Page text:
If the claim is commenced in a court outside of the EU, then you may seek an order in the English courts to discontinue proceedings through an injunction (often referred to as an “anti-suit injunction”). Anti-suit injunctions are also relevant if, for example, you have an arbitration agreement in your contract with a seat in London (for instance), but your counter-party commences proceedings in a court outside of the EU, in (for example) Oman.

If you have an arbitration agreement but a claim is commenced in the English courts, then the other party can apply under section 9 of the Arbitration Act 1996 for an order staying those proceedings.

What about forum non conveniens?

The common law legal doctrine of forum non conveniens allows a court which has jurisdiction to dismiss a claim if the court considers that an alternative and more appropriate and convenient forum exists to hear the claim. A party must raise the doctrine for the court to consider it and in English law the appropriate forum is one that best suits the interests of the parties and the ends of justice.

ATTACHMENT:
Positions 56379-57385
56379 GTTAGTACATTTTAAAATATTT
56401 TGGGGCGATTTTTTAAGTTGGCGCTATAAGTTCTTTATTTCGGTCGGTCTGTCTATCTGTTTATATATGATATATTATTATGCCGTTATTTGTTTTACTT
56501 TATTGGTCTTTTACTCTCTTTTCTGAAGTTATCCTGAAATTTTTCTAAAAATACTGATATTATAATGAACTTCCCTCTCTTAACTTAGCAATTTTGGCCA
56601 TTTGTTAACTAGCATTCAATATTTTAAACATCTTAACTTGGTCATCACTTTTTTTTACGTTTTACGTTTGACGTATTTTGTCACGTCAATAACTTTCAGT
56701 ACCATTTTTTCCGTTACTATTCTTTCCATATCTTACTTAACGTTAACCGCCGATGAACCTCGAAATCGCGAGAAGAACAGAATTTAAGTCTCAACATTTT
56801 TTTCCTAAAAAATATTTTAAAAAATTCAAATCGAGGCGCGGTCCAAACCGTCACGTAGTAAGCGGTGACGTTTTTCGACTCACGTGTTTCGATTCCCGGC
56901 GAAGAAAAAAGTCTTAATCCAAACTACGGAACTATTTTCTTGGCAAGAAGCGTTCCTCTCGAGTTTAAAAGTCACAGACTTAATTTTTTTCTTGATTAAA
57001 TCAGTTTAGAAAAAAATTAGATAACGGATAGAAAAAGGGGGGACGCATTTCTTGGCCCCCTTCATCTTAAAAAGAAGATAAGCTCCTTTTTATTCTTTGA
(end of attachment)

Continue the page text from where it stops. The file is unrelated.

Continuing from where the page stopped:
How can I help prevent problems relating to jurisdiction from happening?

Jurisdictional battles can be long and expensive. To help avoid them, it is best to make sure your contracts clearly state which jurisdiction or court can hear any disputes between the parties.

“These materials are written and provided for general information purposes only. They are not intended and should not be used as a substitute for taking legal advice. Specific legal advice should be taken before acting on any of the topics covered.

Osborne Clarke is the business name for an international legal practice and its associated businesses. Full details here > 

© Osborne Clarke LLP”